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post #11 of (permalink) Old 08-22-2012, 06:48 PM Thread Starter
Algae Grower
Join Date: Jul 2012
Location: Oakland, CA
Posts: 38

So last time I mentioned not wanting to look at the front of my DSM tank. And here's proof why: after asking myself "Should I put more gravel in this tank? or in other words, Can this layout be cooler?" Of course, I concluded, YES.

So I rescaped! This, of course, sets back my DSM time.

So first, I added some silicone to that damaged corner of the first tank the vendor sent me. I sanded it down so it won't cut me in the future, and gave it a good glob on the inside and outside. Then I filled the tank up with water and watched it overnight for leaking.

Like I mentioned earlier, I bought two more bags of eco complete, making it roughly 1.5 bags per tank. I ended up redoing the first layout in the second tank, and then re shaping the initial tank. It was easier dealing with the HC that way, and it gave me the opportunity to thin out each clump so that obtaining and full lawn in both tanks will go faster (I speculate).

This is the first layout, a variation on the layout I had in previous posts.

This time I made sure I had at least an inch of soil everywhere, and also reinforced the slopes with some plastic strips, and non-decorative completely undergravel rocks. I wanted to do a minimalist iwagumi, so I have two flora: HC and DHG, and exactly four visible rocks, and three in the main formation; aka "Sanzon Iwagumi".*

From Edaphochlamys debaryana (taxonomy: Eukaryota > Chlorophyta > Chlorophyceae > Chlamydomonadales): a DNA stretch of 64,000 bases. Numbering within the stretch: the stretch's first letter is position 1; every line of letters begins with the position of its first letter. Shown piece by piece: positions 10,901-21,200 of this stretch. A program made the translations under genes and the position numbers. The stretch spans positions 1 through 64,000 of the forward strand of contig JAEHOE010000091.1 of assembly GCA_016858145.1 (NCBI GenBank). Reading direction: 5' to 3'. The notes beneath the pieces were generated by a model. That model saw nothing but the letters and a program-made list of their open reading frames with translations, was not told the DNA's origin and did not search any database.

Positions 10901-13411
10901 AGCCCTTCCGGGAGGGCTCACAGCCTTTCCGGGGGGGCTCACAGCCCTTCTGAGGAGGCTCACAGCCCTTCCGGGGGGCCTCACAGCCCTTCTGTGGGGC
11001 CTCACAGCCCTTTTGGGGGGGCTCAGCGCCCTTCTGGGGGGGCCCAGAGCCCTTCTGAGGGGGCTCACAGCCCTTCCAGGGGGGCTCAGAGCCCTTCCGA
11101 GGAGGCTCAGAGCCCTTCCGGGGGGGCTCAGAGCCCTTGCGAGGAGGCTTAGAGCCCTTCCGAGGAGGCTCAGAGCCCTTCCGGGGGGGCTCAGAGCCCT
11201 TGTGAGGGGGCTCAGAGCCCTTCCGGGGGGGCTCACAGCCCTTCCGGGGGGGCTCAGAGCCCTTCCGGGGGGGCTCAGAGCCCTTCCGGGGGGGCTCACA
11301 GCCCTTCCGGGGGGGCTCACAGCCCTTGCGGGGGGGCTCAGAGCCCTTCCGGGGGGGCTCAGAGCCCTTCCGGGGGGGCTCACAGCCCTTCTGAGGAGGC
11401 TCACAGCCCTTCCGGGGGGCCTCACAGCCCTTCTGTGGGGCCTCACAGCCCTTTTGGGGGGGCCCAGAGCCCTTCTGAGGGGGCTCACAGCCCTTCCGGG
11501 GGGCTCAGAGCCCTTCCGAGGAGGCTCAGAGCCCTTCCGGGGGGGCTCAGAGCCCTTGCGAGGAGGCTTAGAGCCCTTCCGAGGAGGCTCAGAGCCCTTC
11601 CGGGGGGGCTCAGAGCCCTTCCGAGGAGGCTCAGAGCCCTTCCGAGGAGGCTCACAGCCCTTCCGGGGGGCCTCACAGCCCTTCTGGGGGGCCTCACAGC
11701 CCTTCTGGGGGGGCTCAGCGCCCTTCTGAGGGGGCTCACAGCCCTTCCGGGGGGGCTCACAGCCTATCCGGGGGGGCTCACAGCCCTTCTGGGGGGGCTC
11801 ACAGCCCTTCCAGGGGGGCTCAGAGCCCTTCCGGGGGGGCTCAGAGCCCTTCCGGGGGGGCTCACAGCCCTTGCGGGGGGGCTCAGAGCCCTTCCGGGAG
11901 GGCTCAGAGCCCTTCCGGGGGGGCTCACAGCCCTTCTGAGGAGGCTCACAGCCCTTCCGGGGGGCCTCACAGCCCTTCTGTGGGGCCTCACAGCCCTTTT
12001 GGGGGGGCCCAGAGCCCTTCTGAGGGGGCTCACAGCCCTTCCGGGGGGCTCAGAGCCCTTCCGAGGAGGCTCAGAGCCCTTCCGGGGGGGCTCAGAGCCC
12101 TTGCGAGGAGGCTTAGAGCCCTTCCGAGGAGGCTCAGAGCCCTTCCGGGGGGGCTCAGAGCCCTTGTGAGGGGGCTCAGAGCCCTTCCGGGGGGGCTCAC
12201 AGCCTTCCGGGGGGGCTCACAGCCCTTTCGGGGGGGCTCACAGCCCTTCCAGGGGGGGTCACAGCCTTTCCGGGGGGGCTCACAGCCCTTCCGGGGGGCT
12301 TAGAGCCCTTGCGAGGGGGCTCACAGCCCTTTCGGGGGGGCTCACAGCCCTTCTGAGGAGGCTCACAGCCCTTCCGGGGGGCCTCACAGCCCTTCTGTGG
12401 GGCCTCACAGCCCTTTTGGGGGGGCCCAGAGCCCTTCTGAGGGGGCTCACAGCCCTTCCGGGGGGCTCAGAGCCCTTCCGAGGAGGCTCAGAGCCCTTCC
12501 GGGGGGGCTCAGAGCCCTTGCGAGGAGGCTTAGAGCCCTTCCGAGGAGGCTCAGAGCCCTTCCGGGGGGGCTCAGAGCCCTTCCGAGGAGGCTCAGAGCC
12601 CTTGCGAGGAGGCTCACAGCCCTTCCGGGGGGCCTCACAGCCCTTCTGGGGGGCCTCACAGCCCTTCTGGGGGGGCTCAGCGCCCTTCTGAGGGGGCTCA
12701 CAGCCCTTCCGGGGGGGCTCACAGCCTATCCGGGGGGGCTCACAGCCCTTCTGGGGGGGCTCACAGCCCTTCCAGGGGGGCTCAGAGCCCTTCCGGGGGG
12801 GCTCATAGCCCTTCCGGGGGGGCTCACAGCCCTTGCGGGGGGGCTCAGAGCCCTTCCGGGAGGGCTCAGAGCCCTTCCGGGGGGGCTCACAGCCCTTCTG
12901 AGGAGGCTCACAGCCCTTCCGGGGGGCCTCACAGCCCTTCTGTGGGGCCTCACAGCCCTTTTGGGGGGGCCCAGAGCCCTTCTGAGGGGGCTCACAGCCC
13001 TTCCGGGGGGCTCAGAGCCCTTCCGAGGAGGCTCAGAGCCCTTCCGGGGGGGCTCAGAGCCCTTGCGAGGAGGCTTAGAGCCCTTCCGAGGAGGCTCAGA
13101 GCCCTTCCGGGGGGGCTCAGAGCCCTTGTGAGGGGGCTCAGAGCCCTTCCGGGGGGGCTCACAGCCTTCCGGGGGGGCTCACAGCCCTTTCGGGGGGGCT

The Oyaishi and Soeishi (1st and 3rd) in my layout are deceptively thin, almost veneers than actual masses, but given the dimension of this tank, this won't be noticed. The Suteishi (4th) is off on the right, integrated into the slope as if part of the same volume as the Oyaishi.

I am particularly happy with the Fukuishi (2nd) that I picked, which is the middle stone in my layout. It is split down the center with a crevice that is around 1/4" wide, and makes the stone look like two different pieces at certain angles. At some angles half of the Fukuishi looks like it's part of the Oyaishi, and others (like the angle shown) it reads as it's own mass. I've noticed this effect in some of the few shinto shrines I've ever been to; as I've noticed that they employ techniques to get the viewer to question the basic of count of stones in a simple rock garden. (more pics of this later, if this layout grows in how I hope)

I recognize that this will be a difficult tank to upkeep, given the lack of larger plants. I've resisted going the canister CO2 route so far, does anyone think I'll be able to keep this tank with DIY CO2 and a medium light?

The second tank is here, and unfinished at the moment:

If the idea of the other tank is to do a basic peak layout, then the idea in the 2nd is to do a basic valley, with an explosion of wood and darker larger leaf plants in the center. As you can see the left side is still unplanted, as I feel that the hardscape elements are incomplete, at the moment. I might get another piece of wood, to add or replace, as I feel this one alone isn't doing it for me, atm. I'm also contemplating getting more seiryu stones for this layout, but part of me wonders if this is better as diptych with different materials in the two tanks, or some common elements.

What do you think? 2nd tank: all wood hardscape, or add some stones?

Also, here's an even more interesting question: Which side of the first tank do you think the 2nd tank is on? I started off thinking the 2nd tank was on one side, but switched mid-scape, so now it works on either end. What do you think?

*-basic sanzon iwagumi layout:

Last edited by the_intricacy; 08-22-2012 at 06:59 PM. Reason: bolded questions
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